On Wednesday, Time magazine named the Radioactive Space Monster—excuse me, Donald J. Trump—its Person of the Year. This is not really an outrage: The magazine’s editors aim to select an individual who “embodied what was important about the year, for better or for worse.” In past years, this person has been Adolf Hitler (in 1938) and Joseph Stalin (in 1939 and 1942). Trump isn’t exactly being honored by Time (although you can bet he’ll try to spin it that way), and you can’t argue that Trump doesn’t personify everything that is terrible and frightening about 2016.
Here’s what is an outrage, or at least a profound mystery. In Time’s assessment of Hillary Clinton—one of five runner-ups for the title—political journalist Charlotte Alter writes, “A female candidate in an election that didn’t hinge on gender after all, she became a symbol in a fight that was about much more than symbolism.” Didn’t hinge on gender after all? “[T]he race between the first plausible female presidential candidate and a man who bragged about grabbing women ‘by the pussy’ did not boil down to gender,” Alter says a few sentences later. Did not boil down to gender? Later, Alter reiterates that “the 2016 election wasn’t ultimately about gender.” Wasn’t ultimately about gender? I want to live in the universe Alter lives in.
Alter’s argument requires a definition of “about gender” that is so narrow as to be almost meaningless:
In interviews across the country in the year leading up to the election, many voters suggested that shattering the glass ceiling wasn’t an urgent priority for them. Some took it as a given that a woman will be President one day, and it wasn’t worth electing someone they believed was the wrong woman just to show it could be done.
The essay goes on to quote Republican women who “are fatigued at having to explain why, despite their shared anatomy, they never supported her and never would.” According to Alter, every argument for women to choose Clinton over Trump boiled down to “shared anatomy,” and the fact that voters did not vote for a woman because she was a woman means that gender did not play a role in her loss.
OK. Where to start with this baffling notion? Maybe with the fact that Trump’s pussy-grabbing comments—which did not deter a majority of white women from voting for him—were also pretty much by definition about gender? Trump wasn’t bragging about assaulting people regardless of their gender—which likely would have been a campaign-tanking move—he was bragging about assaulting women, which many voters were happy to wave away as locker-room talk or boys being boys. The fact that many of these Trump supporters were themselves women does not magically make their willingness to overlook his treatment of women less sexist.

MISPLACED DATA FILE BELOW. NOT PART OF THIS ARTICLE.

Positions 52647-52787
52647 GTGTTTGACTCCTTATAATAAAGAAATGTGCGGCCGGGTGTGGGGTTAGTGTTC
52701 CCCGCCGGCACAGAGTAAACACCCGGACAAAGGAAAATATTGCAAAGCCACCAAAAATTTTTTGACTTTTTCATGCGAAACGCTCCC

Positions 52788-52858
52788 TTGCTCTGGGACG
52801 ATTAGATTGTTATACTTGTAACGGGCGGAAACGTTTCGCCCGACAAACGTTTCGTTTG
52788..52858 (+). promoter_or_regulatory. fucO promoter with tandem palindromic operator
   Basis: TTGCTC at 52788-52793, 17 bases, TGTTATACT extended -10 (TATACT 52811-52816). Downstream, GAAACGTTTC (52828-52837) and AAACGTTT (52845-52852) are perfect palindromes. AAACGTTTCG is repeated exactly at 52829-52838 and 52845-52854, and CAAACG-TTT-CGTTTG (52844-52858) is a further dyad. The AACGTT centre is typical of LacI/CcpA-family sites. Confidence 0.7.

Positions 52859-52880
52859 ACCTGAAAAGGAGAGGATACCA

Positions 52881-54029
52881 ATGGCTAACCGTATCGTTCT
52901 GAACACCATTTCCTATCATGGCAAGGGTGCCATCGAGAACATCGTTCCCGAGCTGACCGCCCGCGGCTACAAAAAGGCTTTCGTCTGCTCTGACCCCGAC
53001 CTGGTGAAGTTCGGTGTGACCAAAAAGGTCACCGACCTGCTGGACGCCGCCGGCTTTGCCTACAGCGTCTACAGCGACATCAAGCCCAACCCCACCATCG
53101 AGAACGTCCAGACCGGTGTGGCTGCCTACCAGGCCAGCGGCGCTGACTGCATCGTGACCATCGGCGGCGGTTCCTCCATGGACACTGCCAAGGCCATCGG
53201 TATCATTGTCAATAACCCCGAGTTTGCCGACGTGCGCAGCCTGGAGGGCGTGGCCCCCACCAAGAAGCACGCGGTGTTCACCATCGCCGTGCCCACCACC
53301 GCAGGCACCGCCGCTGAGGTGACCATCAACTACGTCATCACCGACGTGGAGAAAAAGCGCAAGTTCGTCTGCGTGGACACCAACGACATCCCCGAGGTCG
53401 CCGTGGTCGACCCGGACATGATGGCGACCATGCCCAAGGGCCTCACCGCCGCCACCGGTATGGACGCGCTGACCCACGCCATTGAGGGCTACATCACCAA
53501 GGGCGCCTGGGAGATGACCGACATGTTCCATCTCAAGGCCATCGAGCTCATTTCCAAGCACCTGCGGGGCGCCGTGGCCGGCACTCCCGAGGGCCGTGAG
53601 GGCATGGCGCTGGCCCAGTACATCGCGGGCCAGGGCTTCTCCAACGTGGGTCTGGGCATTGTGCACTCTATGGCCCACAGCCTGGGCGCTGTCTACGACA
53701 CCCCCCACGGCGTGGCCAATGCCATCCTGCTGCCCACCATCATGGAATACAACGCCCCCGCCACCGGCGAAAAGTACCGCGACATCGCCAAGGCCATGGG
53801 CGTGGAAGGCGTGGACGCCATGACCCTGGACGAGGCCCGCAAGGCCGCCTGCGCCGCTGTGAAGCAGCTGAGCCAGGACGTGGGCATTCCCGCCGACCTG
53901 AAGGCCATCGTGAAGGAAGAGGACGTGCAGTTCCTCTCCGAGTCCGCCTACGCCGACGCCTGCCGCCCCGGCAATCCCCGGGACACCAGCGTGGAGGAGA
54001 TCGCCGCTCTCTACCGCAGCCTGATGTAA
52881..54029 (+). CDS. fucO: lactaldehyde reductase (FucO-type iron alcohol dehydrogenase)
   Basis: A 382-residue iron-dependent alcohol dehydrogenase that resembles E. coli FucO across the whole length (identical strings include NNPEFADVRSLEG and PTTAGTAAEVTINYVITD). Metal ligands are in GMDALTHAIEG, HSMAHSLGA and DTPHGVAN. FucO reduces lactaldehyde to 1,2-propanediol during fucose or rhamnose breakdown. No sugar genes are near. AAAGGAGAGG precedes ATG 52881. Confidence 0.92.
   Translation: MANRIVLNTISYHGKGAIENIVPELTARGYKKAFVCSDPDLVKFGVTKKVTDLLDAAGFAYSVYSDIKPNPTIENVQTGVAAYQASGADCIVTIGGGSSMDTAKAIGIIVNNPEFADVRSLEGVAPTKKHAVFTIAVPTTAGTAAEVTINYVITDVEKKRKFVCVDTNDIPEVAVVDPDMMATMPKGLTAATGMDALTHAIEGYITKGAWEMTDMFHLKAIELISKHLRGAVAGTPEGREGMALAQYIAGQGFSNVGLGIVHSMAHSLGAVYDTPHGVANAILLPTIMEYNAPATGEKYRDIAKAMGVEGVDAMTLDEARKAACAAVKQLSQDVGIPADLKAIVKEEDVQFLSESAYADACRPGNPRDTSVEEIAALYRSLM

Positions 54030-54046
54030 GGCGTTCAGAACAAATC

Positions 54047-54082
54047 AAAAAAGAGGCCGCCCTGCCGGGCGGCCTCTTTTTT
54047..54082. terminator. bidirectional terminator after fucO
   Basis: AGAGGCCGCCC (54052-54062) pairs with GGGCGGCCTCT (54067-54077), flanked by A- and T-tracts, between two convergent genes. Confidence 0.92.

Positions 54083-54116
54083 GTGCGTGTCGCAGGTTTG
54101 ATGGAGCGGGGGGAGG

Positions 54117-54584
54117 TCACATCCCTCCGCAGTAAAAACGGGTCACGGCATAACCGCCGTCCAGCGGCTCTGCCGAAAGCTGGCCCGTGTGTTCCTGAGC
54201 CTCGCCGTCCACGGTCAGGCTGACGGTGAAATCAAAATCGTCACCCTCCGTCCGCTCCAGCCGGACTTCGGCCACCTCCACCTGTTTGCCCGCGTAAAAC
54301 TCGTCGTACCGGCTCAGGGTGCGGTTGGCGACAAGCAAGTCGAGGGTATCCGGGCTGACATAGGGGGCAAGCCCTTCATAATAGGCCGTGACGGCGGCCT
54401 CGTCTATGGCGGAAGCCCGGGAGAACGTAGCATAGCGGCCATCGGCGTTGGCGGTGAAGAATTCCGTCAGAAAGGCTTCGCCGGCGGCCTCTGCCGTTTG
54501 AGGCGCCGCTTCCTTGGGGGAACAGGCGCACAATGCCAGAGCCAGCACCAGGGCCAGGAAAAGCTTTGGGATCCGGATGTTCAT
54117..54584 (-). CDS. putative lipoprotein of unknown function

Then there’s the fact that voters believed Clinton “was the wrong woman” for the job. Clinton, a woman who had served as a two-term senator from the fourth most populous state in the country and as the Secretary of State, making her one of the most qualified candidates ever to run for president—but who couldn’t escape criticism based on her supposed physical weakness and on her supposed inability to keep her husband satisfied. Might not those two lines of attack from the Trump campaign have something to do with gender? Might not the fact that voters rejected her in spite of her qualifications also have something to do with gendered double-standards?
Those are just two examples from Alter’s sentences about the ostensibly non-gendered nature of the campaign. Once you get beyond those sentences, wow are there a lot of examples of gender playing a role in the campaign! There were the “Trump That Bitch” and “Hillary Sucks but Not Like Monica” t-shirts and bumper stickers. There was the fact that Trump ceded the microphone to his daughter every time family leave came up, as though taking care of children were an issue for women alone. There were Trump’s inability to take any criticism from a woman, the subtly sexist interviews, the double standards for debate performances. Honestly, once you take away anything gender-related from the 2016 campaign, all you have left is, well, a whole bunch of racism.
The sexism that Clinton’s loss reflected is nowhere near the saddest aspect of the 2016 election. The damage that Trump is threatening to do to Muslims, Hispanic immigrants, and poor people who need healthcare, among other targets, far overshadows the symbolism of his win over an eminently qualified, centrist female candidate. But make no mistake: that win was about gender. It was about voters’ attachment to white supremacy, but it was also about their attachment to patriarchy. And anyone who wants to write about Hillary Clinton in 2016 should probably dig a little deeper than just taking voters at their word that their dislike of Clinton and embrace of Trump had absolutely nothing to do with gender.